The students were so attentive and noticing so much.  I felt so confident we were on our way to serious sense-making in division of fractions.

The string so far had been approximately 15 minutes and it seemed a good place to pause. So I asked a student to restate Pauli and Sammy’s noticing and Hope’s idea and told the class that we’d revisit these ideas next time, along with Erin’s question as to why this happens.



  1. I have just discovered numberstrings.com and love it! But I have a question about the mentioned string. I search for strings under division and currently it’s the first one that pops up.

    The first contextual situation was
    A friend used 2 cans of paint to cover 1/2 of the room. At this rate, how many cans of paint will it take to paint the whole room?

    I totally understand how students automatically said 4, but what I don’t understand is how this represents a division problem of 2 divided by 1/2.

    I interpret this division expression as “How many 1/2’s are in 2?” But I can’t for the life of me figure out how that question relates to the question of how many cans of paint will it take to paint the whole room? Yes, it gives you the answer, but what about the context should lead me to write a division problem?

    1. You are thinking about division only as quotative or measurement division. Here, we are using partitive or rate/ratio division, which is a vital shift that you must make to support kids to think flexibly, and to have a robust understanding of what division means. And yes, this model often better supports students to think about how division and multiplication are related.

      Here division is seen as a rate or ratio that can be scaled up or down to make easier of friendlier equivalent division problems. It is essential to kids’ understanding that they are exposed to both models of division: quotative (measurement) and partitive (rate/ratio/fair sharing) division. For more on this we recommend Young Mathematicians at Work: Constructing Fractions, Decimals and Percents. Or write us if you have more questions!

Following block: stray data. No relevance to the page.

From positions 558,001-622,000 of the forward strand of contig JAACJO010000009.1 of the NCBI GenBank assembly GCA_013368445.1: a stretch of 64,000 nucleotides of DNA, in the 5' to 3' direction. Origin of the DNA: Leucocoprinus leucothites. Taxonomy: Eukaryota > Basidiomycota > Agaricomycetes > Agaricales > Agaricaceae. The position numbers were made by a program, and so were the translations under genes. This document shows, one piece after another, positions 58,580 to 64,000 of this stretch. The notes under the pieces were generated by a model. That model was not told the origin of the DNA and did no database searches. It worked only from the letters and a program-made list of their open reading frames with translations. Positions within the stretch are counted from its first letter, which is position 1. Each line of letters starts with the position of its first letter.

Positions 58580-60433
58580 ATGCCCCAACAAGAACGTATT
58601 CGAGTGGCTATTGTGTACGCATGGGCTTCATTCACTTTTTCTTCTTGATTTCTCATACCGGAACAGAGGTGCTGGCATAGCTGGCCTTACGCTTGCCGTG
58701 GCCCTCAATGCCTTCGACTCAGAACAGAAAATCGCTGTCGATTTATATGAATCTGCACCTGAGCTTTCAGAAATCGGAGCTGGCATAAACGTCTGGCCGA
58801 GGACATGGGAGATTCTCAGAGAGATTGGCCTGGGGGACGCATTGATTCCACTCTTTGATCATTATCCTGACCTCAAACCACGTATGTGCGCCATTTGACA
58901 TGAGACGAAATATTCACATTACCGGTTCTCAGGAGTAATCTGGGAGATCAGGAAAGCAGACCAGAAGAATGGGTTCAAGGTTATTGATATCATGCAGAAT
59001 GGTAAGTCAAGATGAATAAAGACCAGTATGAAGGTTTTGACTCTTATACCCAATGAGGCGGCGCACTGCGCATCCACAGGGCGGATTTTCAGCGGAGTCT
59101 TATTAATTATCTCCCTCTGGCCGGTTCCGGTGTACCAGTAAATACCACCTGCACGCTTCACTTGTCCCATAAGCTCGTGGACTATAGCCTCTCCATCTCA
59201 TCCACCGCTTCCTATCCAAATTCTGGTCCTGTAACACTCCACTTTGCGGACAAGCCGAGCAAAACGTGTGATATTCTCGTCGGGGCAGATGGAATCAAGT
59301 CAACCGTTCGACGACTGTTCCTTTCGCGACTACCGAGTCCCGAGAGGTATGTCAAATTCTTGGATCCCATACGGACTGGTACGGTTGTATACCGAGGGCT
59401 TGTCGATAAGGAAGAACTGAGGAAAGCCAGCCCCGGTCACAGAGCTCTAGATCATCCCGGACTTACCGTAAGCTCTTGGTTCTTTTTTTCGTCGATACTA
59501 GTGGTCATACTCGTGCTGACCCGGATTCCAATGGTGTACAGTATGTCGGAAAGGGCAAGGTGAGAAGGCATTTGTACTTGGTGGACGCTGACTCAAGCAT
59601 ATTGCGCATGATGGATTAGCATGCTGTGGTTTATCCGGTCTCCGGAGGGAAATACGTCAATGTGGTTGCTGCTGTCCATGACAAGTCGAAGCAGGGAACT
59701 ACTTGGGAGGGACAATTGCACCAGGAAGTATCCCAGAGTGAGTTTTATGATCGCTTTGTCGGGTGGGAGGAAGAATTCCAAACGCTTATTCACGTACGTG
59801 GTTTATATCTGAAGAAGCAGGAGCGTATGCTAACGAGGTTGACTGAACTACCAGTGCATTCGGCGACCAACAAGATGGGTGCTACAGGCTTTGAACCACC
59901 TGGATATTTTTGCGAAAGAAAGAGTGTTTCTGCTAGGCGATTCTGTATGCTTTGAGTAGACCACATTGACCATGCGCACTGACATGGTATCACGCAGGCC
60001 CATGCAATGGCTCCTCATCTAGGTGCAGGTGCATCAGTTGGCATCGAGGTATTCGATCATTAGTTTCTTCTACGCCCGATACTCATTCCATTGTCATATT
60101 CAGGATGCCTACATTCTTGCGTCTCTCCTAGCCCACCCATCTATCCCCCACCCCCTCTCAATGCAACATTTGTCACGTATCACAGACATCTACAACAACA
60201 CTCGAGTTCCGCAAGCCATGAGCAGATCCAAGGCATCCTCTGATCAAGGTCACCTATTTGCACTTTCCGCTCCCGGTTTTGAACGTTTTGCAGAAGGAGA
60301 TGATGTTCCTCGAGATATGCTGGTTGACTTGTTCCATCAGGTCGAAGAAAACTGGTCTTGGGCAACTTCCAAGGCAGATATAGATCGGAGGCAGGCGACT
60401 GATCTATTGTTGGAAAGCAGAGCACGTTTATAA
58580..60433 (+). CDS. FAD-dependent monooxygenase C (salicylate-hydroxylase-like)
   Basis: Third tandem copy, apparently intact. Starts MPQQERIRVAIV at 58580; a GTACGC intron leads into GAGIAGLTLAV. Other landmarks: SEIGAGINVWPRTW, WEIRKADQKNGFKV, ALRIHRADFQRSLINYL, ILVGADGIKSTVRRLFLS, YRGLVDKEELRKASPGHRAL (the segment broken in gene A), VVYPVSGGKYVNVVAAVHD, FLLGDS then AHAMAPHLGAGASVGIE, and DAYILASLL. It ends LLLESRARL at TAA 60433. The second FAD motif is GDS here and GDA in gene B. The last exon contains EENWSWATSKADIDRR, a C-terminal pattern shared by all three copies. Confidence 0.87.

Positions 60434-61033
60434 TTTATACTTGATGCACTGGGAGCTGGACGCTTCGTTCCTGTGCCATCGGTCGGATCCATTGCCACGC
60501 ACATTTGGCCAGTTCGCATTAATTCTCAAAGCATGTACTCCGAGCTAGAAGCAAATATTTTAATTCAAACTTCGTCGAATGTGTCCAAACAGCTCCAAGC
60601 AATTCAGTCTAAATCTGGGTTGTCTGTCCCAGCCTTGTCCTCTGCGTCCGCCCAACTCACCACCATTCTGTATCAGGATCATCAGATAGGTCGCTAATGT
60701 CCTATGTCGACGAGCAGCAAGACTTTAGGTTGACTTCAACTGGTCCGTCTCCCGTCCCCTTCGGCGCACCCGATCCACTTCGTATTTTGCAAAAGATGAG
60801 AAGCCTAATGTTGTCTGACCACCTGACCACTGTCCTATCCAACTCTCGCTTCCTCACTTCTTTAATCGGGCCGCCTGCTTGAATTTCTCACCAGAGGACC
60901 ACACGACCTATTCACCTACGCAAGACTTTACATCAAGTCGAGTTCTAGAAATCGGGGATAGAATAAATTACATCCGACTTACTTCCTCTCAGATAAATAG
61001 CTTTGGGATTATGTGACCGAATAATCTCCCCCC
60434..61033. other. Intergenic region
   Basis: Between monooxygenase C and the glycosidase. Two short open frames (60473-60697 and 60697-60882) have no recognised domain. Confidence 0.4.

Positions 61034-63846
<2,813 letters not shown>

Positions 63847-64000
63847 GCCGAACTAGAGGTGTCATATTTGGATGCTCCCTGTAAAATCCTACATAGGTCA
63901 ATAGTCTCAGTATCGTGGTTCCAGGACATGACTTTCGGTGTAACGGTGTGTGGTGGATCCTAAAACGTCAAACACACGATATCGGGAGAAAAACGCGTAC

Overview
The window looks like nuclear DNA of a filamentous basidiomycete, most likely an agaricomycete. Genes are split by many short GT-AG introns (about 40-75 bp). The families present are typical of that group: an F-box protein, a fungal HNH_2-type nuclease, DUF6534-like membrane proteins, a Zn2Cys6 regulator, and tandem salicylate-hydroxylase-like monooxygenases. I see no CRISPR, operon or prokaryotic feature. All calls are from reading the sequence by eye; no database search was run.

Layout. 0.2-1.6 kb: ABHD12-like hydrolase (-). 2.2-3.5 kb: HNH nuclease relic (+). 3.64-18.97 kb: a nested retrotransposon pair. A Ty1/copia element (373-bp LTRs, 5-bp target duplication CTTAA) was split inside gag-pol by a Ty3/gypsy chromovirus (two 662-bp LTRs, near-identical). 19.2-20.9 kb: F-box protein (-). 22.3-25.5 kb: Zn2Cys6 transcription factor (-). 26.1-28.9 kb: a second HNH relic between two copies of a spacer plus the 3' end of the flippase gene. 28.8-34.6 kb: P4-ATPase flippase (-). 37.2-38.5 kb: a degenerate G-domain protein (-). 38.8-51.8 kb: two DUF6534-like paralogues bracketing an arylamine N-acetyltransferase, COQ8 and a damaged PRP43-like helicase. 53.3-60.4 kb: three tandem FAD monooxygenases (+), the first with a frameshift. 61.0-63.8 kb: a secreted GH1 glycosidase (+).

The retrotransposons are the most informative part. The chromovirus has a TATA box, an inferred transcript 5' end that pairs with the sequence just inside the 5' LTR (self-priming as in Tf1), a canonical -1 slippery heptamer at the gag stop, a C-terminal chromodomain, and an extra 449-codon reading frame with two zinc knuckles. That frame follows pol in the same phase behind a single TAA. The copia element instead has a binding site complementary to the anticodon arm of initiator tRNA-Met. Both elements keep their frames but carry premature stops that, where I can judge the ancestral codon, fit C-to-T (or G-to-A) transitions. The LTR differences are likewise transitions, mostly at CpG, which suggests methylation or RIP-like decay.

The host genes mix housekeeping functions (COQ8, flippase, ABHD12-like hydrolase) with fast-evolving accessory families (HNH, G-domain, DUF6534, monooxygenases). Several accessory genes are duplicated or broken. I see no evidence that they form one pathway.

2. Robyn, I have exactly the same questions as you. I can’t wrap my head around how this context leads to the division expression. I see it much more easily as a proportion problem.

    1. Yes, division can/should also be conceived of as a ratio or rate and that’s the central idea here. See our response to Robyn and happy to support you in any way we can.

  3. I finally got it!!
    Robyn, I had the same question as you for several years. I just couldn’t see the connection between the division equation and the context. But it wasn’t until today – when I just dove in head first and actually did this string with my classes of 5th graders that I finally understand where the connection is happening.

    I think the connection is not between the division equation and the context, but rather –
    1) Between the context and the multiplication equation; and then,
    2) Between the multiplication expression and the equivalent division expression.

    Some examples:
    2 cans of paint for 1/2 of the wall — my kids came up with the multiplication equation 2 x 2 = 4. But then someone also remembered the problem we did before (4 half dollars equals 2 dollars) and mentioned the equation 2 ÷ 1/2 = 4.
    1) connect context to multiplication equation – there are 2 equal sections of the wall and each needs 2 cans of paint, so 2 x 2 = 4 cans of paint for the whole wall.
    2) since both expressions (2 x 2 and 2 ÷ 1/2) are equal to 4, then both expressions must also be equivalent. 2 x 2 = 2 ÷ 1/2

    Once we matched equivalent expressions for each scenario in the same way, the kids were able to make lots of mathematical observations about each pair of equivalent expressions:
    2 ÷ 1/2 = 2 x 2
    2 ÷ 1/3 = 2 x 3
    4 ÷ 2/3 = 4 x 3/2
    Setting up the ratio table also helped, especially for the third scenario. They initially saw that the third scenario is just like the second scenario (because the second scenario is the unit rate of the third scenario). But then I asked them 2/3 x ? = 1 whole, and 4 x ? = 6 and that lead us to 3/2 as the missing factor for both. Then it all came together that both 4 ÷ 2/3 = 6 AND 4 x 3/2 = 6, so…
    4 ÷ 2/3 = 4 x 3/2 . –> then some of them connected it to the algorithm they have learned from their parents. Then someone told us how they were taught it was like Kentucky Fried Chicken (keep, change, flip) and we all laughed. But I think this string really does get to an understanding of invert and multiply. One of my favorite strings yet!!